A Conversation with George Nickas - Episode 32

Wilderness Podcast episode with George Nickas, Executive Director of Wilderness Watch

A Conversation with George Nickas | George Nickas | Wilderness Watch | Ep. 032

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George Nickas, Executive Director of Wilderness Watch

Release Date: May 7th, 2020

In this episode, we discuss George’s background, the greatest current threats to wilderness, practicing restraint as humans, impacts of recreation on wildlife, the value of wilderness beyond human use and enjoyment, sacrificing our enjoyment as recreationalists for the benefit of wilderness, the lesson(s) of wilderness, changing our relationship to the planet, the similarities in the message of the Wilderness Act and climate activists today, recreational demand in the Gallatin Range, the GYE as a special place where we can still protect wilderness on a grand scale, all about the work of Wilderness Watch, the Three Sisters permit system in Central Oregon, noise pollution and its health consequences, noise issues in wilderness, the impacts of livestock grazing in wilderness, retiring grazing permits and climate change and its impacts on wilderness areas. 

"Founded in 1989, Wilderness Watch is the leading national organization whose sole focus is the preservation and proper stewardship of lands and rivers included in the National Wilderness Preservation System (NWPS). The organization grew out of the concern that while much emphasis is being placed on adding new areas to these systems, the conditions of existing Wilderness and rivers are largely being ignored. We believe that the stewardship of these remarkable wild places must be assured through independent citizen oversight, education, and the continual monitoring of federal management activities."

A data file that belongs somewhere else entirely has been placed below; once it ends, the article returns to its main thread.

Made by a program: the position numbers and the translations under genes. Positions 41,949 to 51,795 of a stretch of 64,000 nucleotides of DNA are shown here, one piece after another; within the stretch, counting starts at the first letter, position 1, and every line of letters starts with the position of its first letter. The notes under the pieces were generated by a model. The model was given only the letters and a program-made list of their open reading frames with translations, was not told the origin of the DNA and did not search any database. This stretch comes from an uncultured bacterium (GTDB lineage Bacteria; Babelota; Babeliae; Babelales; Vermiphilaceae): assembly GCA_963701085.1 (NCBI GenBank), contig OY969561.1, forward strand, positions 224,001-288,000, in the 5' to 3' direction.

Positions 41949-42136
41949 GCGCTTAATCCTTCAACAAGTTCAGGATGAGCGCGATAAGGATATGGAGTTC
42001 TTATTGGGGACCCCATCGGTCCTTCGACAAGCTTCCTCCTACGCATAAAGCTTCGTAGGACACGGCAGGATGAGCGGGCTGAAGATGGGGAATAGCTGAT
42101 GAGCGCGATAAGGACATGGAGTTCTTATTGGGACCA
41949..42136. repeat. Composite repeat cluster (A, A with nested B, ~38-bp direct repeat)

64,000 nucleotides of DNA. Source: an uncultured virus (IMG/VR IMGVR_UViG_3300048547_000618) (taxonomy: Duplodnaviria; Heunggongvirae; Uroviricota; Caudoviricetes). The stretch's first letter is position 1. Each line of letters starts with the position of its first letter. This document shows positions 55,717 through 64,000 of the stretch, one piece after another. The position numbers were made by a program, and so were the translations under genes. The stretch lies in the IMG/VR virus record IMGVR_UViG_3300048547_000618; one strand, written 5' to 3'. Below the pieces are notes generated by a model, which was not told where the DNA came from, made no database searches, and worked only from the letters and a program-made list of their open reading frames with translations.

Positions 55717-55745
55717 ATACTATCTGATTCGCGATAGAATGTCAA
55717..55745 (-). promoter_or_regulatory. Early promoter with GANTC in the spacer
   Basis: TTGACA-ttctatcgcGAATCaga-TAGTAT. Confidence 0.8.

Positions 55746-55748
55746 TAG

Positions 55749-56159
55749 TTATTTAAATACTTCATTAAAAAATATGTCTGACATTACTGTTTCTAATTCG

www.wildernesswatch.org

About Wilderness Watch...

Founded in 1989, Wilderness Watch is the leading national organization whose sole focus is the preservation and proper stewardship of lands and rivers included in the National Wilderness Preservation System (NWPS). The organization grew out of the concern that while much emphasis is being placed on adding new areas to these systems, the conditions of existing Wilderness and rivers are largely being ignored. We believe that the stewardship of these remarkable wild places must be assured through independent citizen oversight, education, and the continual monitoring of federal management activities.

Scientific research reveals evidence of escalating damage throughout the Wilderness System—a trend we cannot allow to continue. Congress established the NWPS in 1964 "to assure that an increasing population, accompanied by expanding settlement and growing mechanization, does not occupy and modify all areas within the United States…” Unfortunately, simply designating a Wilderness or Wild and Scenic River does not guarantee its protection.

Instead, the long-term preservation of Wilderness depends on the commitment of informed citizens to preserve each area’s wilderness character. Wilderness Watch is committed to citizen oversight, public education and when necessary, legal and legislative action, to protect America’s finest environmental legacy for present and future generations.

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